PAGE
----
― Mohsin Ali Shaukat
One cannot truly appreciate the light unless one has first walked in the dark. We talk of the light at the end of the tunnel, you see this through the dark and it is the ultimate goal, you must, however, travel through the dark to reach the light.
The tragedy that befell in February 2016 called into question the very existence of Riverside. The co-founder and guitarist of the band, Piotr Grudziński, died suddenly just before his 41st birthday. The band cancelled all the concerts planned for that year and dedicated the album “Eye of the Soundscape”, released in September 2016, to their late friend.
To begin a new chapter of Riverside, they would have to record an album from the point of view of someone bereft, someone who has survived a tragedy. The fact that the album would be recorded without their guitarist might result in having to experiment musically a little more than usual but, most of all, it might translate into deeper symbolism and carry a more profound meaning. “I had a feeling we would be alright and we could make something beautiful and exceptional,” recalls vocalist and main composer Mariusz Duda.
In the spring of 2017, Riverside resumed playing live. During the “Towards the Blue Horizon” tour the band were joined on stage by Maciej Meller who officially joined RIVERSIDE as their live guitarist. Why has he not become the official fourth member of the band? “It’s not so simple,” Duda explains, “To catch up with 15 years takes time. I love Maciej but everything has to have its place and time. For now we are a quartet only live.”
So that band is coming back this year with their seventh studio album called “Wasteland”, recorded as a trio: Mariusz Duda – vocals, guitars and basses, Piotr Kozieradzki – drums and Michał Łapaj – keyboards and Hammond organ.
The band entered the recording studio in December 2017 and Duda assumed the duties of the band’s guitarist. “We recorded a demo. It turned out alright and we had come to the conclusion that I would manage to play all the rhythmic parts, all the melodies and some of the solos. Naturally, to enhance the sound of the album, we left some space for guests.”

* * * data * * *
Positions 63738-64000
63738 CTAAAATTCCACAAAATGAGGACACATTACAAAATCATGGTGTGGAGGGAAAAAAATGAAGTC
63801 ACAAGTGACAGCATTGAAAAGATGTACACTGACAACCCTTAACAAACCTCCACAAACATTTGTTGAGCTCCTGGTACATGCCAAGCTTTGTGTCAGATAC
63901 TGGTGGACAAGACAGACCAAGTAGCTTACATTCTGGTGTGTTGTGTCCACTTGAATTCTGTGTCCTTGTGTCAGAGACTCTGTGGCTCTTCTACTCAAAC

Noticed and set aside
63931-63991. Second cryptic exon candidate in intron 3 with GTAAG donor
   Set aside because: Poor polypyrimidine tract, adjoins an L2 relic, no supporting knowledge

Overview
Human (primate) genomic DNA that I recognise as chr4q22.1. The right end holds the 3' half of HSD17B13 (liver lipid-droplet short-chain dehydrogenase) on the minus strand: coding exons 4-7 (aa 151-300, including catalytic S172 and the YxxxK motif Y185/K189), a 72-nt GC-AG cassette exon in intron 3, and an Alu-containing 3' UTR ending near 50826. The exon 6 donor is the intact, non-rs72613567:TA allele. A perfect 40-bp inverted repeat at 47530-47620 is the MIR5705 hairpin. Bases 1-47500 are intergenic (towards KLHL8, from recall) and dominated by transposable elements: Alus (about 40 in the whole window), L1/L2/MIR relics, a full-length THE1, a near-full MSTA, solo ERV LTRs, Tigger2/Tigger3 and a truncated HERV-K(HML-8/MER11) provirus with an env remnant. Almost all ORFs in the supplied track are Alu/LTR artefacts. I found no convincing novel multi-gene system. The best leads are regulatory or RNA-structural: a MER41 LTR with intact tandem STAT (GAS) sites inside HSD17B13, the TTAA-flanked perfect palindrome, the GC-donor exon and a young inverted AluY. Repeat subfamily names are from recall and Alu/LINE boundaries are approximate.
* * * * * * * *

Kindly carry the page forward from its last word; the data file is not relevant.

And so on the new album, you can hear a few guitar solos by Maciej Meller, as well as one by Mateusz Owczarek, a young, talented guitarist, who played with the band during their Warsaw memorial concert for Piotr. For the first time in their music, there are also violins played by Michał Jelonek.
Touted by the band as the spiritual successor to ‘Second Life Syndrome’, the new album is a much heavier and emotive proposition than fan favourite ‘Love, Fear and the Time Machine’. From the opening strains of Duda’s a-cappella vocals on The Day After and the segue into the sparse, industrial riff of Acid Rain, this is immediately apparent. An underlying feel of apprehension and darkness takes over the first few tracks on the album, for an album whose theme is attempting to survive in a world after the Apocalypse this is, perhaps, quite understandable.
This opening may surprise long term fans but it is superbly well crafted and delivered music that seeks to find a way through an increasingly turbulent world full of new divisions and conflicts. The closing couple of minutes of Acid Rain seem to bring a feeling of light and hope but that is immediately dashed by the granite heavy, staccato riff that delivers Vale of Tears onto an unsuspecting world. A powerful and imposing track that is delivered in one serious and heavy manner. So far ‘Wasteland’ and its predecessor are proving to be polar opposites.